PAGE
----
In addition to funding minimum wage campaigns all across the country, labor unions have begun sharpening their focus on another antibusiness decree: mandated paid sick leave. While not as headline grabbing as the minimum wage, restaurants would do well to take notice of this recent activity.
Examples at both the state and local levels illustrate this point. In January 2012, Connecticut became the first in the country to implement a mandated paid leave law statewide. The Employment Policies Institute — a nonprofit research organization I helped establish over 20 years ago — conducted a survey of more than 150 businesses to gauge how employers were preparing for the mandate’s implementation. The results were telling.
Nearly half of the businesses that began providing paid sick leave to comply with the law reported taking some of the following steps to acclimate to the higher cost of doing business: laid off employees, converted full-time positions to part time, decreased wages, cut employee hours, reduced other paid leave, scaled back employee benefits, or limited or restricted job expansions within the state.
In other words, it proved to be a remedial course of Unintended Consequences 101.
Even more concerning for employees were the future actions these businesses indicated they were likely or highly likely to take, including offering fewer raises, reducing overtime, hiring fewer employees and reducing employer contributions to other employee benefits like health insurance — which would be even more troublesome today with the skyrocketing costs under the Patient Protection and Affordable Care Act.
Mandating paid sick leave at the city level has also proven harmful to businesses and employees alike.
In Seattle — where a paid sick leave law has been in effect since September 2012 — a majority of business owners participating in another EPI survey reported mandated paid leave would raise their cost of doing business, with more than 25 percent saying it would cause big increases. One in five surveyed businesses reported being forced to cut jobs, reduce hours, decrease employee benefits or some combination of the three.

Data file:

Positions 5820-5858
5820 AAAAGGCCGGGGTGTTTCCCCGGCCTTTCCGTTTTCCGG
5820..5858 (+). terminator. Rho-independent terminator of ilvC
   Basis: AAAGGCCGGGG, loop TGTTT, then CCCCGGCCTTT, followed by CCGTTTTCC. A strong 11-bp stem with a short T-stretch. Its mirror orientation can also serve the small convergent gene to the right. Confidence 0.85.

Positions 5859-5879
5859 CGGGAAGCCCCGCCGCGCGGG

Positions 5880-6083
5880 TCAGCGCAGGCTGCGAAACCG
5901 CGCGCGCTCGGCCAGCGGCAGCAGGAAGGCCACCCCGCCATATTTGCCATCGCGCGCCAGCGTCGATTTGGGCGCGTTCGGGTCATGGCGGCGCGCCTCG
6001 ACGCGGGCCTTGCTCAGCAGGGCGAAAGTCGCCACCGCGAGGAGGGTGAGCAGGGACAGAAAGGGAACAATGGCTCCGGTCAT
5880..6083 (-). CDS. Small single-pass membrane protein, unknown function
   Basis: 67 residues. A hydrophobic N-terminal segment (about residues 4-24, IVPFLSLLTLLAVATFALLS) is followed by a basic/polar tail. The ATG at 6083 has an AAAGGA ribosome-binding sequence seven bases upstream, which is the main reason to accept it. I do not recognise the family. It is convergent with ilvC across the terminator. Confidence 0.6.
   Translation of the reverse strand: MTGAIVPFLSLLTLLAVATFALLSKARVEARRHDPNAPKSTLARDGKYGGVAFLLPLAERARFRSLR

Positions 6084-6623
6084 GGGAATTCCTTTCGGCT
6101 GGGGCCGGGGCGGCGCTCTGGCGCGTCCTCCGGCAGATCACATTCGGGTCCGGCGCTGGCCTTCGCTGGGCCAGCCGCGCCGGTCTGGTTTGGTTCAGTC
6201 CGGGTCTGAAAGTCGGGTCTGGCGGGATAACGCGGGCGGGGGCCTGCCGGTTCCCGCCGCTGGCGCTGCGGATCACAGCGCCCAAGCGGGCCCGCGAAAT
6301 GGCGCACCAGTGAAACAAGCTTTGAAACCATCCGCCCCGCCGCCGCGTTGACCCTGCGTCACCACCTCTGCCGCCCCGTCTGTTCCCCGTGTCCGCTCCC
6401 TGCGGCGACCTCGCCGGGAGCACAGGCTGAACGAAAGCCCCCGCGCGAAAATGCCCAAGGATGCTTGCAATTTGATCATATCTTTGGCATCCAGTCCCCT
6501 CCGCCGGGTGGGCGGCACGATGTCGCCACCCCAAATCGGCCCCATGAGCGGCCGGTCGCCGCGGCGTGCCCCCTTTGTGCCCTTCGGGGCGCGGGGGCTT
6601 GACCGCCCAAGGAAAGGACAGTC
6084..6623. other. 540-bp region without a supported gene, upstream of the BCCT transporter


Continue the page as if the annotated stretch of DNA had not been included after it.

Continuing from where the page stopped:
Similar outcomes were observed in San Francisco, which has had mandatory paid sick leave since 2007. The Urban Institute found that Bay Area businesses responded to mandated paid sick leave by scaling back employee bonuses, limiting the use of part-time employees and reducing paid vacations. The Institute for Women’s Policy Research — an organization that’s advocated for mandating paid sick leave — reported similar results, with nearly 30 percent of San Francisco’s poorest workers reporting layoffs or reduced hours at their place of work following mandated paid leave.
These and other surveys refute claims by advocates that government-mandated labor costs magically reduce the cost of doing business by lowering employee turnover; all of two businesses in the Connecticut survey anticipated the mandate would reduce employee turnover.
Of course these advocates don't have to worry if their Pollyanna views of how to structure a business don't pan out. While most of them have never run anything but their mouths, if their recommendations cause job loss, it surely won’t be their paychecks that get reduced.
Richard Berman is president of Berman and Company, a Washington-based communications firm. This article does not necessarily reflect the opinions of the editors or management of Nation’s Restaurant News.
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